If you’ve never taken a course in econometrics, I encourage you to do so if you have the chance. Actually, any course that teaches statistical methodology will do. Even if you never want to “crunch numbers,” it will teach you how to think and read “probabilistically.” Since nature, life and fantasy baseball are inherently random, understanding the semantics of probability is essential, doubly so if you’re purporting to offer advice.
Things basic econometrics has taught me:
1. We can still say something about coin flips even though the outcome can be either heads or tails.
This may seem obvious, but I’ve seen educated people argue that just because we can’t be sure about the outcome (or that “the outcome could be anything”), it is useless to talk about forecasts or numbers or statistics. Obviously not. We can still talk about which outcomes are more likely than others. We can still talk about the probability of outcomes. We can still say that the odds of a heads is 50 percent and that the outcome of a fair die roll is more likely to be between two and five (inclusive) than it is to be either one or six.
2. In an ideal world, tell me everything—give me the probability of everything.
Let’s say you meet God. God turns out “to play dice with the universe.” He doesn’t know whether Chipper Jones is going to retire midyear, but he does know the probability that it might happen. He knows his own dice.
Why ask God only how many home runs he “expects” (that is, the average amount) Chipper to hit? Why not get more information from him? What’s the probability that he hits fewer than five (tantamount to asking the probability that Jones gets injured)? What the probability that he hits 10, 15, etc.? With this information, you’d have a better idea about how risky Jones is.
3. It can be very tempting to take shortcuts when writing.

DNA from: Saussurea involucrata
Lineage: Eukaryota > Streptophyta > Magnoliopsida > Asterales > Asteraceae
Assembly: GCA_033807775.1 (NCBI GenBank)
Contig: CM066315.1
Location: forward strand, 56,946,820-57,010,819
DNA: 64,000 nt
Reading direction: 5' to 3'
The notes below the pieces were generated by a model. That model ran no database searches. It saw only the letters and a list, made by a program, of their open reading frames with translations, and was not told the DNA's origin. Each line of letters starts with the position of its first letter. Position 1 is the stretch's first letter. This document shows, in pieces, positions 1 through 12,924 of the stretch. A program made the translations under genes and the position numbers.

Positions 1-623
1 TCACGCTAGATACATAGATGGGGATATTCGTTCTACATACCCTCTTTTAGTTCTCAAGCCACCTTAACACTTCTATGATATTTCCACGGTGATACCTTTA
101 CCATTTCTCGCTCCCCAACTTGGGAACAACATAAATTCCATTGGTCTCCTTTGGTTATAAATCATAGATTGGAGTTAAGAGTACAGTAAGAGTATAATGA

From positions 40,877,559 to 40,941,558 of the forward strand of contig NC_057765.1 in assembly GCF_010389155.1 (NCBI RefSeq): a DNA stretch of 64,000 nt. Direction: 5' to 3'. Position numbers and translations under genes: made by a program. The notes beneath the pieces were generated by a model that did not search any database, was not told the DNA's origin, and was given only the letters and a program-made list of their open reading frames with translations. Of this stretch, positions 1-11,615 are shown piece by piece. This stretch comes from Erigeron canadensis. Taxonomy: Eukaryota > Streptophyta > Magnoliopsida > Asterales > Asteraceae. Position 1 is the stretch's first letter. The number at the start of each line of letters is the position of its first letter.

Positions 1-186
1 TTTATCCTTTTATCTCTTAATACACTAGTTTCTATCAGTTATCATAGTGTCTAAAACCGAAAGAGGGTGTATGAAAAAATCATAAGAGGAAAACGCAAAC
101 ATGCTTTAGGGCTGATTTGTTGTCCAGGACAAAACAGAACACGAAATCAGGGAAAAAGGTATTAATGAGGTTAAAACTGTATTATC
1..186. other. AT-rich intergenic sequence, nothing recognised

Actually, I learned this writing about baseball. I like to keep my columns as simple as possible while still making my point. I try to avoid adverbs when possible (though I am rarely successful). Writing “probabilistically” without adverbs is difficult—words like “usually, probably, likely” are useful. I have the same problem with numerical information. Yes, in a perfect world, I would just give you my probability of everything when I talk about my forecasts for Chipper, but parsimony and limited attention spans demand that I give you only as much as I deem relevant and interesting.
On the relationship between “experts” and readers:
The key is trust and establishing consistency. It is possible for one expert (say, Ron Shandler) to use mostly intervals and another (say, Derek Carty) to provide mostly point estimates. Intervals are kind of nice, but they require more disclosure. It is OK for Shandler to prefer to say (paraphrasing) “Miguel Cabrera is likely to have a home run total in the 30s” as long as we know what he means by “likely”—40 percent? 90 percent? Similarly, it is OK for Carty to say “Cabrera is projected to hit 37 home runs.” If Carty gives us some interval around it, too (“standard error bands” in statistics speak), then Carty’s statement is very similar to Shandler’s even though they’ve used different words. (In fact, I am just sort of rephrasing what Carty wrote about on Tuesday. My problem with Shandler’s recent writing is that he forgot a version of Lesson One above.)
Readers and writers need to come to a sort of tacit understanding about language. More often than not, writers are going to give numbers for everything. If a Shandler-esque writer wants to say “Cabrera is likely to hit around 35 home runs” instead of giving lots more numbers, than he should be consistent with what his words mean. Approximately what does “likely” mean?
On arguments within the expert community:
What goes for communication between adviser and advisee goes doubly for these blogged exchanges between experts. It is very hard to champion your cause against another “expert” in a venue designed to still be accessible to the layman reader. Actually, it is very hard to do it in any venue.
I’ll have more on the quants-versus-quaints (in case you can’t tell which side I’m on) debate in my next article, the tenor of which has actually be very good I think. Many expert exchanges are not nearly as interesting in part because one expert will say something semi-informative but mostly substantive like “It is good to use statistics to forecast how many home runs Cabrera will hit.” And then the opposing expert will say something like “Statistical forecasts are always wrong. I prefer to go with my gut.”
My problem with the second statement is that it is absolutely true but totally practically false. Forecasts are always wrong, but they are still incredibly useful. Most experts, even those who haven’t taken econometrics, know this to be true. The more literally accurate statement, “I project that Cabrera will hit between 35 and 45 home runs with 95 percent certainty” would be more bulletproof to these kinds of flatulent responses, but all of those numbers are superfluous to the argument. At some point it would be better if some details could be taken for granted.